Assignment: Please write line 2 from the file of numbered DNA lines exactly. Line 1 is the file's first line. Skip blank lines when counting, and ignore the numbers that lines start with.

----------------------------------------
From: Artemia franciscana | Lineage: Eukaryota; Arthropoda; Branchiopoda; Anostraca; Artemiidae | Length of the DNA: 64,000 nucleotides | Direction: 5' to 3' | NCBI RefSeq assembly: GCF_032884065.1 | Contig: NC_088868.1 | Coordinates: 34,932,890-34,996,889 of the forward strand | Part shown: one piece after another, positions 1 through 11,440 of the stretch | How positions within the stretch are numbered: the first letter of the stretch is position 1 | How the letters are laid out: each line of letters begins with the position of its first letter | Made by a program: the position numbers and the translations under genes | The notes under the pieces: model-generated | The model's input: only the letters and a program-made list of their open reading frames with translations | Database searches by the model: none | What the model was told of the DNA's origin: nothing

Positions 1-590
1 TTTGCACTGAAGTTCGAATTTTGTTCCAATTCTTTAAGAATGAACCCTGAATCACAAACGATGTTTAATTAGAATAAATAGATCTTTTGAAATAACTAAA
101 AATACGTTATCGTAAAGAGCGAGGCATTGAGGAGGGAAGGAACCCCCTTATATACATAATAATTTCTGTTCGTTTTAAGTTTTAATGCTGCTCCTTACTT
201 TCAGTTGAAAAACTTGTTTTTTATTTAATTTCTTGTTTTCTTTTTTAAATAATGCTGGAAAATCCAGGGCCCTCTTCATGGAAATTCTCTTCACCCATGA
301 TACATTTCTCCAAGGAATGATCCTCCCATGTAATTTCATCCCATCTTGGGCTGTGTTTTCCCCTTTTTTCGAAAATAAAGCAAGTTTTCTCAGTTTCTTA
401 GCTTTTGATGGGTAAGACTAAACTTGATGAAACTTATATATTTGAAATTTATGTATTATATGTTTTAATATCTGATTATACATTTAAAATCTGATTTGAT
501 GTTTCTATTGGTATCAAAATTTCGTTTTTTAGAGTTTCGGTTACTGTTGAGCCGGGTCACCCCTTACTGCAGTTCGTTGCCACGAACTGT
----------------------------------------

Positions 1-590